21st Sunday in Ordinary Time

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In today’s reading, we see Peter cut through the hemming and the hawing and get right down to the heart of the matter. The people who saw Christ only from afar tried to put Him into a convenient box – a category with which they were familiar. But our Lord transcends categories; He cannot be conveniently placed in a safe, familiar framework and considered in terms of what we know. He must be encountered as an individual, both fully human and fully divine. He must be encountered in relationship.

This is exactly what Peter does. “You are the Christ, the Son of the living God.” Peter, under the inspiration of God, smashes through the categories and encounters Christ as He truly is: the Son of God; the Second Person of the Blessed Trinity; Our Lord, who exists in relationship to the Father and the Holy Spirit and who exists — or, at least, who desires to exist — in relationship with us… who absolutely should exist in relationship to us… not because that relationship makes Him better, but rather because it moves us toward completeness. That is to say, God is complete in and of Himself. In His mercy, He offers us a completeness that can only be had in relationship to the totality of completeness, which is God Himself.

While Peter recognized that Christ transcends categories, others of the day had other things to say: some said Christ was John the Baptist, because they could see in Christ things that reminded them of John. Christ, after all, acted in some ways as a herald of the divine… but He is far more than that. He was no mere herald, but is Himself divine.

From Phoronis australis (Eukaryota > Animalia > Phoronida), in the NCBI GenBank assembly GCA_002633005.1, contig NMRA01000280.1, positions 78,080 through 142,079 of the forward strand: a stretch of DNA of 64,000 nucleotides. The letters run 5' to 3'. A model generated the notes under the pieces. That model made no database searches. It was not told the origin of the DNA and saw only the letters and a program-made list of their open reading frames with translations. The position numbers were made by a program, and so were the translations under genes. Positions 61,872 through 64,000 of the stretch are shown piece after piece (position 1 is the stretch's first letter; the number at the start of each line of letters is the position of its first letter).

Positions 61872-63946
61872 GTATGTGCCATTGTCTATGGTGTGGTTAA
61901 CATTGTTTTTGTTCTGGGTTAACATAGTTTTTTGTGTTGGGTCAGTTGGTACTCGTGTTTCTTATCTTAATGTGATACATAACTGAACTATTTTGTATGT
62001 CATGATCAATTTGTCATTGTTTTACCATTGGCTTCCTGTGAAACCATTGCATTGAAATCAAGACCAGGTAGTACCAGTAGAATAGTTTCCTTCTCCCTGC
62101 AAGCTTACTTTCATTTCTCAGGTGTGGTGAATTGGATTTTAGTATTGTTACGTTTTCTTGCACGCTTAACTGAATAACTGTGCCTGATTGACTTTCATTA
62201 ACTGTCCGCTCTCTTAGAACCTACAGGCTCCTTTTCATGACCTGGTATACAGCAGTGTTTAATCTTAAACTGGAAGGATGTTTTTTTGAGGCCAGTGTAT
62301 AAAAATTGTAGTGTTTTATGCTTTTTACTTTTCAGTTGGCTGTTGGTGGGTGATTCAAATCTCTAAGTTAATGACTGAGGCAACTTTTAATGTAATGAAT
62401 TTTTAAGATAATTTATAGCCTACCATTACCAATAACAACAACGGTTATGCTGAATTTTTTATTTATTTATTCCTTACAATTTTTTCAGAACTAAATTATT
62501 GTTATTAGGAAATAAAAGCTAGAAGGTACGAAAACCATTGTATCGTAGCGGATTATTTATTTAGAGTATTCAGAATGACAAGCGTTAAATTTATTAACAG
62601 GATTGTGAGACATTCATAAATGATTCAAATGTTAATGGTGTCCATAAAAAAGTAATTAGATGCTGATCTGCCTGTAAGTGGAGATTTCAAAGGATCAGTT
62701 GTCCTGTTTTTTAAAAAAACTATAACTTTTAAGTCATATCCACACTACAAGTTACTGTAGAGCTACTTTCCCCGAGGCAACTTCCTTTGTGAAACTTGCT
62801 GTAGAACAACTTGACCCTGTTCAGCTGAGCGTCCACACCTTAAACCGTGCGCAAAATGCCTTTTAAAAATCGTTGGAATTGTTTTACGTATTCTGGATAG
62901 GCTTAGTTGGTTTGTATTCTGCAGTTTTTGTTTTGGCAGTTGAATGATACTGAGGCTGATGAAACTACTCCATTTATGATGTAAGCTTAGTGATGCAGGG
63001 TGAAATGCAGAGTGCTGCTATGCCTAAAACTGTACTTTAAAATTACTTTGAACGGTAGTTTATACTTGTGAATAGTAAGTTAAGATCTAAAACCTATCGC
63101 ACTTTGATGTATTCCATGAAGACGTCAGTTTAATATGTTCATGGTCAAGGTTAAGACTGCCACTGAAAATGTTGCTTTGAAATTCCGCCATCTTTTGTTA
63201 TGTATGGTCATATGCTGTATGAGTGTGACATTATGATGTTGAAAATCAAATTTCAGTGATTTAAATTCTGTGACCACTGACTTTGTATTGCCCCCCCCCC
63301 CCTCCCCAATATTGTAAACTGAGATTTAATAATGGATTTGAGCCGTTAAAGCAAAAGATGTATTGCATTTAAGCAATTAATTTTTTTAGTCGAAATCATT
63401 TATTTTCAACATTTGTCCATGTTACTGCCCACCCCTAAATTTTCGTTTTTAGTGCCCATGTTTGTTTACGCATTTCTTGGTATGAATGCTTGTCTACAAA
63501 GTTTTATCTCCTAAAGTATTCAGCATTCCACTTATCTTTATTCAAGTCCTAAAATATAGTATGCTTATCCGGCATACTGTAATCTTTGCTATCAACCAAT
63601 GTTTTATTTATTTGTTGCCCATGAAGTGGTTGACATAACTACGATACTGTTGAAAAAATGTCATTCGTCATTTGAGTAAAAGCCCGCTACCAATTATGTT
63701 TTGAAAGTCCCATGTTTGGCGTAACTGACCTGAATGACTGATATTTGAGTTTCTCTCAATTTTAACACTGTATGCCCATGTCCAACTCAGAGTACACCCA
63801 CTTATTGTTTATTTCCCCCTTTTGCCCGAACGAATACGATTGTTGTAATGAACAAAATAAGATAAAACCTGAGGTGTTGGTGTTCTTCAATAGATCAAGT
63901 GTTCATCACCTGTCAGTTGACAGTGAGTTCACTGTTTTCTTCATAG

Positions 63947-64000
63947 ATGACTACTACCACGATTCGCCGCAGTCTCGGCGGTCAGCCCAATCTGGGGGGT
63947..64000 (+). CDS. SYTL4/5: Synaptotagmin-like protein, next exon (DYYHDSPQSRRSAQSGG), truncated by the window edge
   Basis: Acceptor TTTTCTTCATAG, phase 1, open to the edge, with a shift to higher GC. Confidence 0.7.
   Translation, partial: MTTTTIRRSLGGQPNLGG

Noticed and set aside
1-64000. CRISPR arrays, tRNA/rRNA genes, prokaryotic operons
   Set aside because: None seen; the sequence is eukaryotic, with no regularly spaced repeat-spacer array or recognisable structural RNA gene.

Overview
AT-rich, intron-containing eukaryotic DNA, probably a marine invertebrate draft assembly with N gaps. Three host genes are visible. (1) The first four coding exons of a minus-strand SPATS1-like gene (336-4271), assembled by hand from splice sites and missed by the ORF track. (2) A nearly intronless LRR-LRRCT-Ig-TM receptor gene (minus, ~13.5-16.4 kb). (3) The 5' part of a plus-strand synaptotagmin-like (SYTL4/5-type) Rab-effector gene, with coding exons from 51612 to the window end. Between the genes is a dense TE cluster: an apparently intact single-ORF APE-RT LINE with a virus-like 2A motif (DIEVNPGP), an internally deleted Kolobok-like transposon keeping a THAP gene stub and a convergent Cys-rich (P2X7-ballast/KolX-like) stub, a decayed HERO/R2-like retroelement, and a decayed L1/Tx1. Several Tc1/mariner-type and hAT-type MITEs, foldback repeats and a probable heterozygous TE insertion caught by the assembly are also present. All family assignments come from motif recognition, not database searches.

Some said Christ was Elijah or Jeremiah or one of the prophets because they could see in Our Lord elements of a prophet, and so they tried to put Him in that box. But we know that Christ is more than a prophet. A prophet speaks what God tells him to speak; Christ, being one Person of the Blessed Trinity, spoke through His own authority.

The same thing happens today. People — some people, anyway — try to put Jesus into a little box… consider Him, categorize Him, forget Him. Why? Because that is safe, and because doing so requires nothing further from the individual.

Some people say they believe Jesus was a good man or a good teacher or a great spiritual person, but that they do not accept His divinity. And this, after all, at some level, seems to be a safe out. To say that He was a good man — but just a man — gives the individual permission to pick-and-choose. After all, if He was just a man, then He had only the authority of a person… the same as you and me. Nothing He ever said is really binding on me if I think I know better.

But this is not the truth. This is not reality, and this does not deal with reality. It ignores it in hope that it will go away. It is the wrong notion that it will be more convenient if one kicks the decision to deal with reality down the road and comes back to it later. But the truth doesn’t go away. Sooner or later, the truth has to be encountered. It has to be recognized. And it has to be dealt with, either in this life or in the next.